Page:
I’ve written a lot about rosemary over the years because, taken all round, it’s my favourite garden herb.  By “garden” I mean a herb that also makes a useful ornamental plant, not just one that’s grown in a pot or herb garden for culinary or medicinal purposes.  In my many years as a gardener I’ve used rosemary for low hedges, parterre borders, single pot specimens and as a foundation and background plant in mixed beds and borders.  Its green or greyish green (depending on variety) upright foliage spikes set off other garden plants quite beautifully.  And when it’s in flower, it’s a colourful sight all on its own.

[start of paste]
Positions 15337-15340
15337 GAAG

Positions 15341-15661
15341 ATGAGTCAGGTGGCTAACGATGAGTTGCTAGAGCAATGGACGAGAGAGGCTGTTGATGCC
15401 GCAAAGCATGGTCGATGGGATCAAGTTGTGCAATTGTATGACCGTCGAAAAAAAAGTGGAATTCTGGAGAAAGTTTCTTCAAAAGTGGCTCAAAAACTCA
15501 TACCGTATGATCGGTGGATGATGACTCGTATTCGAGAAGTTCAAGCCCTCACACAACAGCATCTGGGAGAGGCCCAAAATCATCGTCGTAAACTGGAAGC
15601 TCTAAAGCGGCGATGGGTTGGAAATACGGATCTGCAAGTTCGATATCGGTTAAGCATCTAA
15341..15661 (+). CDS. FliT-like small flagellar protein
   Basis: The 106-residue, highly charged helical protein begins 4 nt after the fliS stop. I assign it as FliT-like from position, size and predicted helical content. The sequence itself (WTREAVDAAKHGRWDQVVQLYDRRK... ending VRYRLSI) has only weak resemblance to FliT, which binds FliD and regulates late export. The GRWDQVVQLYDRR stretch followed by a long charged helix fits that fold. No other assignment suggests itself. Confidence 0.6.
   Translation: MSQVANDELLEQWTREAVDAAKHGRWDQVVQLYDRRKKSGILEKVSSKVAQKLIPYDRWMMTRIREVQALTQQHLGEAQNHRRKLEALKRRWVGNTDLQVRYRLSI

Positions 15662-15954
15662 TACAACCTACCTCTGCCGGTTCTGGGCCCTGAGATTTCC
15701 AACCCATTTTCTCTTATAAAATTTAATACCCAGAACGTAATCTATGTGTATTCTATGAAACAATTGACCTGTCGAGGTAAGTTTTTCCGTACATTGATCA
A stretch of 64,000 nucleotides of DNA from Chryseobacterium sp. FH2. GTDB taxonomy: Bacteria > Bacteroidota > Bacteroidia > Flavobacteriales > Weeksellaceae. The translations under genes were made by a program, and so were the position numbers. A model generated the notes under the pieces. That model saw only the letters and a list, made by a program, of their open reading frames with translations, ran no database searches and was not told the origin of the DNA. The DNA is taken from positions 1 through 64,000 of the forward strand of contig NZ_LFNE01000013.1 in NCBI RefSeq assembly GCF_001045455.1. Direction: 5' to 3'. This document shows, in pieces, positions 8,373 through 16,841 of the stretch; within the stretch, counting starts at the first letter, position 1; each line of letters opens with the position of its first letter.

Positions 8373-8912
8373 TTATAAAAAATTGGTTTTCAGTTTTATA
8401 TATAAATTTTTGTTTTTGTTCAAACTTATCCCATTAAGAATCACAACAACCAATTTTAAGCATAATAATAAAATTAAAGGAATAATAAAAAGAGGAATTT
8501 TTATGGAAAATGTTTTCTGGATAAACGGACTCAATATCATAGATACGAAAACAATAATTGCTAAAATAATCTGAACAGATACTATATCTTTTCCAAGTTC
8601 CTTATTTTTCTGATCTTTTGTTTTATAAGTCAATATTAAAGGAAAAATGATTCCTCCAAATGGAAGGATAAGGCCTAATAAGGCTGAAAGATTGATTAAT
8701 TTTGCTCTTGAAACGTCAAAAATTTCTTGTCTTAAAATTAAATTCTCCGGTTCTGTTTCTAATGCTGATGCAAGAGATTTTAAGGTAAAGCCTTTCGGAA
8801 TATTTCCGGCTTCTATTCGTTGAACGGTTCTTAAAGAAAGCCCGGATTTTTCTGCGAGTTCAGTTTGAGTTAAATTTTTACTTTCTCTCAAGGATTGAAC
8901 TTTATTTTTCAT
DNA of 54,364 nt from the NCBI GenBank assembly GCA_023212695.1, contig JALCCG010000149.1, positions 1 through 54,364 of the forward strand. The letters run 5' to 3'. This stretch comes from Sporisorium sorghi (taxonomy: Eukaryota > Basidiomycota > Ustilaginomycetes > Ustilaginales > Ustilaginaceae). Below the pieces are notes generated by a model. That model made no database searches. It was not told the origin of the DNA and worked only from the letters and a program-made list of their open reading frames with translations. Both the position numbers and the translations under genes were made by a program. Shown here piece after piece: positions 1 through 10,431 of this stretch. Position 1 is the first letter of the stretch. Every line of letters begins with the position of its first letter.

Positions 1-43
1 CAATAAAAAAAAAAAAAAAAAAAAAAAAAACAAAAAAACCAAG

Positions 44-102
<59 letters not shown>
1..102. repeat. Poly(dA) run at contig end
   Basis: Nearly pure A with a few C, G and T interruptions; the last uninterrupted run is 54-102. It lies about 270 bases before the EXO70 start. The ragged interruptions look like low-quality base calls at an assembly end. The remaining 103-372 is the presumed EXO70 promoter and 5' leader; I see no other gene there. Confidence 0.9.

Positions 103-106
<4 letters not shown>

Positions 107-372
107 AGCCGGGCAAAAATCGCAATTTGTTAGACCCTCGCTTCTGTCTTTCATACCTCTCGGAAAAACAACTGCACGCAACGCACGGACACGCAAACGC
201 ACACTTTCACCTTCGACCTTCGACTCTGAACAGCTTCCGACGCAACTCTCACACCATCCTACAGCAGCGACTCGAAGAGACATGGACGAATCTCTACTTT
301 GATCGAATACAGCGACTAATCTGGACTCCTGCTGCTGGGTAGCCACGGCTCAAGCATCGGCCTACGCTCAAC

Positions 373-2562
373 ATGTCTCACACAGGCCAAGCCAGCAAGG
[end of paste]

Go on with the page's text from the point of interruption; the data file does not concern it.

Rosemary grows in all but very tropical climates with heavy monsoon rains and though it looks at its best and lasts longest in Mediterranean and warm-temperate climates it adapts very nicely to desert and subtopical zones.  It can even be grown as a summer plant in cold climates, provided it’s brought into a warm, protected environment in winter.  In fact rosemary is so versatile that the different climates merely mean a slightly different management regime. In my subtropical  mountaintop climate I replace my bushes every five years for maximum good looks – whether in ground or in pot. The plant will continue growing long after that but starts to look straggly.  In colder and less humid climates rosemary bushes keep their looks a lot longer.